The game is so structured that it continues even after the final selection. Each player who has persisted through the final round is qualified to play a summary game for a major jackpot. The players enrolled in the summary game are polled, and select the surviving symbol, one position at a time, until the winning symbol-set is complete. If the winning set is not enrolled (that is, if the holder did not choose to enroll it in the summary game), then the jackpot is divided among the enrollees in a pre-established proportion which favors those players holding the largest number of enrolled and selected symbols. Thus players are motivated to continue play right through the end of the summary game, and have a significant probability of recovering more than the successive amounts wagered on the initial, subsidiary, and summary games.
The present game is structured to take advantage of data processing and communications technology to build player participation into the game. The player is enabled, but not required, to exercise certain options during the course of play, which will affect the outcome of the game. Participation includes the polling feature built into the summary game, and also includes:
An option to increase the amount wagered on assigned symbol-sets early in the game, which increases proportionately any winnings attributable to the set;
An option to accept the game-host's offer to buyback a surviving symbol-set, at any one of several points prior to game resolution, for a progressively increasing multiple of the original wager;
An option to sell all or part interest in a symbol-set to another enrolled player or players, employing an “auction” method;
An option to purchase unenrolled symbol-sets;
An option to engage in parimutuel betting;
These participation features give the player the opportunity to control certain elements of the game, and so increases his enjoyment as well as maintaining his high interest level.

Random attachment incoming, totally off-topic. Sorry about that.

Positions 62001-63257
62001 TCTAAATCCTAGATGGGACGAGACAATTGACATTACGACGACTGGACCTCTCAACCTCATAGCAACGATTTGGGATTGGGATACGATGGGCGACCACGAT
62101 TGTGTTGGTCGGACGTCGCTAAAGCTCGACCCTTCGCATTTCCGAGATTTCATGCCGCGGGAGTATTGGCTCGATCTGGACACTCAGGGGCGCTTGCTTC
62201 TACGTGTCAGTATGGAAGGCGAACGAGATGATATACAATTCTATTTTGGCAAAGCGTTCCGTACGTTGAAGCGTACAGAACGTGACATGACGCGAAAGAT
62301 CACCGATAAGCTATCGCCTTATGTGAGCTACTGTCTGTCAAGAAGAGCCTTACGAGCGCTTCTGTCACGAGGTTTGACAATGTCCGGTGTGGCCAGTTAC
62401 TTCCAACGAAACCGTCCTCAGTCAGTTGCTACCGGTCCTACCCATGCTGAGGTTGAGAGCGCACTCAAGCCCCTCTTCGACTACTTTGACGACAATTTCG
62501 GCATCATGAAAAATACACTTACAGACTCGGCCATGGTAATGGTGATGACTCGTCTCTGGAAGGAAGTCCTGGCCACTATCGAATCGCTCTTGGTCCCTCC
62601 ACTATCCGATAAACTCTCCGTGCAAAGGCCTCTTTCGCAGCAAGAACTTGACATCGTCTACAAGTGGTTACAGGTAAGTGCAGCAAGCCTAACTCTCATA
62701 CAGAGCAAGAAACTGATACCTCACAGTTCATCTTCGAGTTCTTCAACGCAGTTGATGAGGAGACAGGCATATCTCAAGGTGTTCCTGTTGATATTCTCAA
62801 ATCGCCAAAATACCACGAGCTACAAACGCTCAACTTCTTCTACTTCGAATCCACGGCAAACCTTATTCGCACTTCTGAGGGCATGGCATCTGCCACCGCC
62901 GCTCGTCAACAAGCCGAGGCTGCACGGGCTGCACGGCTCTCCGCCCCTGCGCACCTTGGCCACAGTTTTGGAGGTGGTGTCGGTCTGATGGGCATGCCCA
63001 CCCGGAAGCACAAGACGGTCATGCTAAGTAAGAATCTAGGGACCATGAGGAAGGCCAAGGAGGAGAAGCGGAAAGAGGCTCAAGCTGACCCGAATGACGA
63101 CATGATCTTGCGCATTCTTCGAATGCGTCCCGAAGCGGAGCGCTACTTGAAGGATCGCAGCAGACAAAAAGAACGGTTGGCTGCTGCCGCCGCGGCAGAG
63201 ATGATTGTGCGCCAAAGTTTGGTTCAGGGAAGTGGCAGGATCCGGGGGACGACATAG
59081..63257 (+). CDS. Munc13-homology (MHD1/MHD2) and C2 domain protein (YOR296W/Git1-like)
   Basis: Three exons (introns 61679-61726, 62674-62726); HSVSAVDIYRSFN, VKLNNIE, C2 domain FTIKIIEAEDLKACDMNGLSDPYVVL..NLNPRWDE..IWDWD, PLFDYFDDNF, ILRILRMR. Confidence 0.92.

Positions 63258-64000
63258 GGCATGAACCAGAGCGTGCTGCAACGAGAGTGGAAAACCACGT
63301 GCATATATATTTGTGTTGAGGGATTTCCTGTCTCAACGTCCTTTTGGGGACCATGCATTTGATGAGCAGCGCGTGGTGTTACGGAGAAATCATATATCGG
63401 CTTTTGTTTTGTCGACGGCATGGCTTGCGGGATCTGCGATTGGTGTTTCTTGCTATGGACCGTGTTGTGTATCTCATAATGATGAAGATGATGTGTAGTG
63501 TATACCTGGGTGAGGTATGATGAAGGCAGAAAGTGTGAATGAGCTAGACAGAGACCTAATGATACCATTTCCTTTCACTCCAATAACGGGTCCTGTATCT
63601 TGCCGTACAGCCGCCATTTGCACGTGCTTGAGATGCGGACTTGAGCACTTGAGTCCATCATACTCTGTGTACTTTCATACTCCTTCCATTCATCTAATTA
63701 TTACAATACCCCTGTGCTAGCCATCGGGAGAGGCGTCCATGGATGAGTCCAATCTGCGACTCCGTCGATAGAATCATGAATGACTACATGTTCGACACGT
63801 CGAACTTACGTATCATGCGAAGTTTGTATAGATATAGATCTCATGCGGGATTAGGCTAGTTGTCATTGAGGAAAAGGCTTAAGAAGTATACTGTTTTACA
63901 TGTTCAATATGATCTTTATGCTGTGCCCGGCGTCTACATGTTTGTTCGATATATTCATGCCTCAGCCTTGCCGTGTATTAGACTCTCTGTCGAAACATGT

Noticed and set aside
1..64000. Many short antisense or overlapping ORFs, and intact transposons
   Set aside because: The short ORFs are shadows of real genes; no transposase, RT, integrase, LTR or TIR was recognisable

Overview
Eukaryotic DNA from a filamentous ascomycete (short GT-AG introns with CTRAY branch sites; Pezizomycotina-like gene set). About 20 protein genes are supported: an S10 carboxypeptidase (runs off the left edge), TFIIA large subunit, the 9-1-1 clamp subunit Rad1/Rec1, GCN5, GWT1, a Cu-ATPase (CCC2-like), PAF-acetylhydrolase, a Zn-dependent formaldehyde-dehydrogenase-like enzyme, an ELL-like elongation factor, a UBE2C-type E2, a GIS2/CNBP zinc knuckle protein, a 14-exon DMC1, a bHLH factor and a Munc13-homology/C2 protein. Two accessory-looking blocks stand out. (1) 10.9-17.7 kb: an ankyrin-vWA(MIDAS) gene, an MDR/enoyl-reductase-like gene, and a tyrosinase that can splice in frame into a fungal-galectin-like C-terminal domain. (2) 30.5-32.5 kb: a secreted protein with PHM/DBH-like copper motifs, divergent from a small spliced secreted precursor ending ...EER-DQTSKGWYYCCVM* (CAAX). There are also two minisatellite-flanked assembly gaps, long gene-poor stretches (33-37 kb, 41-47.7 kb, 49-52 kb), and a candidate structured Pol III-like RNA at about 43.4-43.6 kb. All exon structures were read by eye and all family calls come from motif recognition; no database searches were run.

The present game is structured to allow player-to-player interaction using data-processing and computing technology, and instant communications; such interaction includes the auction feature mentioned in the preceding paragraph, and also includes the capability to form “cartels” to pursue joint strategies, particularly in the summary game.
The present game is designed to be venue-independent, and to enable universal play. The player of the large-scale games may be present at a venue such as a casino; may access and play the game by remote means; or may delegate play to a proxy player or a “bot” operating in accordance with a protocol selected by the player in advance. This “universality” feature is facilitated by a game currency, which allows players to make wagers and economic decisions independent of official currency valuations or restrictions.
The present game is scalable in real-time. It utilizes data-processing and communications technology to assess the size and character of the player-pool, and to organize larger-scale games when sufficient players are available, regardless of site, communication modality or geographic considerations.
The present game is structured so that every persistent player has an opportunity to win a major jackpot right through the final summary game selection process. In fact, under certain conditions and with appropriate strategic decisions, every persistent player will participate in the ultimate jackpot. In the case of large-scale games, this possibility exists only due to unique mechanizations made possible by modern communications and data-processing technologies.